Our nation is facing an unprecedented crisis with wide ranging consequences. It is imperative that Congress take the lead as we work through this crisis, putting the needs of the most acutely affected populations — white, Black, and brown working people — at the forefront of all further relief efforts.
In the last economic crisis, banks demanded government support not available to ordinary businesses or workers, and received huge bailouts that helped concentrate wealth, while working people and especially communities of color, were left struggling with an unprecedented loss of wealth. Early in this crisis, we are again seeing working people, and especially people of color, bear the brunt of the economic and health fallout, while large corporations and Wall Street reap the lion’s share of relief funds.
Relief legislation during and after the crisis must focus on protecting white, Black, and brown working people, and prevent the accumulation of more wealth in the hands of the few. We simply have no excuse not to get the bailout right this time.
Take on Wall Street’s Priorities for COVID-19 Legislation
Put Working People First
The FFCRA and the CARES Act provided much needed relief for working families, but the package does not address critical aspects of the coronavirus crisis—issues that threaten the lives of working people. Working people are being infected at work and dying to save our neighbors from the coronavirus, and any discussion of legislation or policy must start by addressing this. Some critical measures that coalition members have advocated for and that we support include, but are not limited to:
- Inclusion: Close loopholes in the Families First Coronavirus Response Act that omit tens of millions of workers from the Act’s grant of emergency leave
- PPE: Rapidly escalate production of Personal Protective Equipment and patient treatment equipment like ventilators, masks, etc.
- Exposure Control Plans: Enact an Emergency Temporary Standard to require health care and other critical employers to develop comprehensive infectious disease exposure control plans.
- Premium Pay: Institute premium pay for essential workers, applied to all essential workers, rather than select groups
- Worker Protections: Strengthen worker protections for companies receiving federal aid to ensure that they keep workers employed and respect worker rights and safety
Prevent Wealth Redistribution to the 1% in a time of national crisis
The CARES Act takes minor steps to limit stock buybacks and executive compensation, however, the bill language does not adequately stop companies from gifting bailout funds to their executives and shareholders through excessive compensation packages and stock buybacks. Moreover, the CARES Act contains two costly provisions two costly business tax breaks directly benefiting the 1% which must be repealed To curb inequality and protect the long term health of our economy, we need to add the following:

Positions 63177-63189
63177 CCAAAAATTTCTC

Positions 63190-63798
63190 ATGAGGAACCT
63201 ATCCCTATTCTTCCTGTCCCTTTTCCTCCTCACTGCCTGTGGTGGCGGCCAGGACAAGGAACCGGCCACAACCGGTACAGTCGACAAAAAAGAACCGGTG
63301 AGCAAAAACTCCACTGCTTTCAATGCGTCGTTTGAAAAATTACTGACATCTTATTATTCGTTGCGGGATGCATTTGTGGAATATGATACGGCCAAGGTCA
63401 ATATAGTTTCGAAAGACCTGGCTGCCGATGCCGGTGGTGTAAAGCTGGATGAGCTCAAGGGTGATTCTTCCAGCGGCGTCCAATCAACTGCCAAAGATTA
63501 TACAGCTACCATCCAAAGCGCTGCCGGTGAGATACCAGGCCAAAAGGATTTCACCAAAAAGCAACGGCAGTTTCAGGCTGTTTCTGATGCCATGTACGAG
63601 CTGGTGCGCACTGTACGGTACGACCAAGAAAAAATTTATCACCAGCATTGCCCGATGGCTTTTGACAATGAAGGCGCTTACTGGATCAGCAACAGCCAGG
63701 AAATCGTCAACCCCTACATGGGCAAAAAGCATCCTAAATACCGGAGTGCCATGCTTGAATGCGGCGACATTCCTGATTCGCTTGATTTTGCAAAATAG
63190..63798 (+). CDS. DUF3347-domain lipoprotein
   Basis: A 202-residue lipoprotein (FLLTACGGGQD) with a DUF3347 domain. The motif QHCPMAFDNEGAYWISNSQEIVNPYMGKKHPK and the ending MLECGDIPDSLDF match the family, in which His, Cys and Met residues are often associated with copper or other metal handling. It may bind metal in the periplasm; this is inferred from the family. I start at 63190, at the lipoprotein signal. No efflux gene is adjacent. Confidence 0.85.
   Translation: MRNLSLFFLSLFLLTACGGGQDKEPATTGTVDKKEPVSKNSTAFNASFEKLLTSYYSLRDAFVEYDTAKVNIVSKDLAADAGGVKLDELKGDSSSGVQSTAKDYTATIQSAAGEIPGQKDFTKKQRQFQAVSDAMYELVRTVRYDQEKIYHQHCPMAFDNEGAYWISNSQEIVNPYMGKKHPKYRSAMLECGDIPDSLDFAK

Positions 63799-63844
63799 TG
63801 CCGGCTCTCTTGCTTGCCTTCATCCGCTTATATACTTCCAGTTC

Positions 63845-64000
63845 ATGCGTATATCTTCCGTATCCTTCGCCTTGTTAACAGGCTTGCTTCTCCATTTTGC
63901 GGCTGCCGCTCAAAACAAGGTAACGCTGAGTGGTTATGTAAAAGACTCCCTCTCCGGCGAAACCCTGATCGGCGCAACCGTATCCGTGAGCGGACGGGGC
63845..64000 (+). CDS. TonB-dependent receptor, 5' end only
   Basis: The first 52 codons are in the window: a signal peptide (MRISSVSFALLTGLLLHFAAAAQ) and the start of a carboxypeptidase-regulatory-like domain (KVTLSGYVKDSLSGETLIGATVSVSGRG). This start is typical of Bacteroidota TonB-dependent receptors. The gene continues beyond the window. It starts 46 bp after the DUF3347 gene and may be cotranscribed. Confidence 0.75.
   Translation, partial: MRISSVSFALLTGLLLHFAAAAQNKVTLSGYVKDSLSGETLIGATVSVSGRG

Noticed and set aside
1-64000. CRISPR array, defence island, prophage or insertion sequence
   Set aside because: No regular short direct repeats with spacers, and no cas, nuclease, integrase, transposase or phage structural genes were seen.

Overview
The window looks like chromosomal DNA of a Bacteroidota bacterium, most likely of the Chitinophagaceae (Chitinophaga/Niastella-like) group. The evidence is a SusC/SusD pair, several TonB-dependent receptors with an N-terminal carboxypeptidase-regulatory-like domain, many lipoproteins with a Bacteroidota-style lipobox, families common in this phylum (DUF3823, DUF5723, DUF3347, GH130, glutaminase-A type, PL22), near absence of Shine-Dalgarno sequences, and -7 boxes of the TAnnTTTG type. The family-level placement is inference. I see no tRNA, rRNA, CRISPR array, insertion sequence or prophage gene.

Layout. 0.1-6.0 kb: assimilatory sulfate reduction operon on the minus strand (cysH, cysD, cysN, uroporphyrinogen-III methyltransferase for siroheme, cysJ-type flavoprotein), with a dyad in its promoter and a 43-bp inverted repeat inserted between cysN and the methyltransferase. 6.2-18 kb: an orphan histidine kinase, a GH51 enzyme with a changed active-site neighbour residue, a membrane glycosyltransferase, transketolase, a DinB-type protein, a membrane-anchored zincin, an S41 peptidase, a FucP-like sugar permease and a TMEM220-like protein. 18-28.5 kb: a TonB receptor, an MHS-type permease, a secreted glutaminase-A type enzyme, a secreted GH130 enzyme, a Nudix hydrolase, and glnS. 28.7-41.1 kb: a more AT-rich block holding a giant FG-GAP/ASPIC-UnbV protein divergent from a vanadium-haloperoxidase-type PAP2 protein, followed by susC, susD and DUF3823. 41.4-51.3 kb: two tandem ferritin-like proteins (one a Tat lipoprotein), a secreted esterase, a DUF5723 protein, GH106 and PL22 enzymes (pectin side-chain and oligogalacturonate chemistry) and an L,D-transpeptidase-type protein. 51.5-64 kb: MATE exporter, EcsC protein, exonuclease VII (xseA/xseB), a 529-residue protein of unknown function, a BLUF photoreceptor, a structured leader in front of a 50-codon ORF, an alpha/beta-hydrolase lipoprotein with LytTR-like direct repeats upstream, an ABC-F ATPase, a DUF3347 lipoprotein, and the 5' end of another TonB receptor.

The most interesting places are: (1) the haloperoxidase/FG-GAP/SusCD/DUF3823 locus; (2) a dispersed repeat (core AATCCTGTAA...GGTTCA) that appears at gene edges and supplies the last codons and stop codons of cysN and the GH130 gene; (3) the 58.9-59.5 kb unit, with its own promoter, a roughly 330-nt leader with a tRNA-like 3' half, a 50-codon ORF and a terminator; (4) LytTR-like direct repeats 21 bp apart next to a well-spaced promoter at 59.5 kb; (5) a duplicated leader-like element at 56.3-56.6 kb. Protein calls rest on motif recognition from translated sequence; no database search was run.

- Stock Buybacks: Ban stock buybacks and dividend payments by companies receiving bailout funds. In the CARES Act, Congress gave Sec. Mnuchin discretion to ban stock buybacks or dividends for airlines receiving bailout funds, which does not go nearly far enough. Buybacks should be banned outright for any company receiving bailout funds.
- Executive Compensation: Cap executive compensation for all companies receiving government support. New legislation must require all companies receiving any federal financial assistance or economic recovery contracts to cap total executive compensation at no more than 50 times the median worker compensation and limit payouts to departing executives to the lower of 50 times median worker compensation or 2019 compensation.
- Bailout Accountability: Require half of pay that exceeds $1 million for employees at each aided company to fund a pool that will be used to pay fines in the case the firm is found guilty of misuse of aid or other misconduct. (Otherwise, taxpayers will be paying company fines for abuse of taxpayer monies.)
- Private Equity: Make sure private equity firms aren’t able to grab money meant for small businesses. If PE-owned businesses are allowed access to bailout programs, they should include conditions to prevent income streams from being diverted to wealthy PE executives, rather than supporting employment and customer service at portfolio firms. Congress should also act to restrict irresponsible profiteering at any private equity owned health care firm receiving any federal funds during this crisis.
- Tax Breaks for Corporations & the Super Rich: Repeal both provisions in the CARES Act expanding net operating loss (NOL) tax deductions. The first allows corporations and pass-through businesses to carry back losses not only from this year, but also the previous two years when the economy was healthy. The second more costly tax break gives the wealthiest pass-through business owners the right to apply an unlimited amount of business losses against their non-business income.The Joint Committee on Taxation (JCT) estimates this tax break alone will cost $170 billion, with 82% of the benefits going to those making $1 million or more.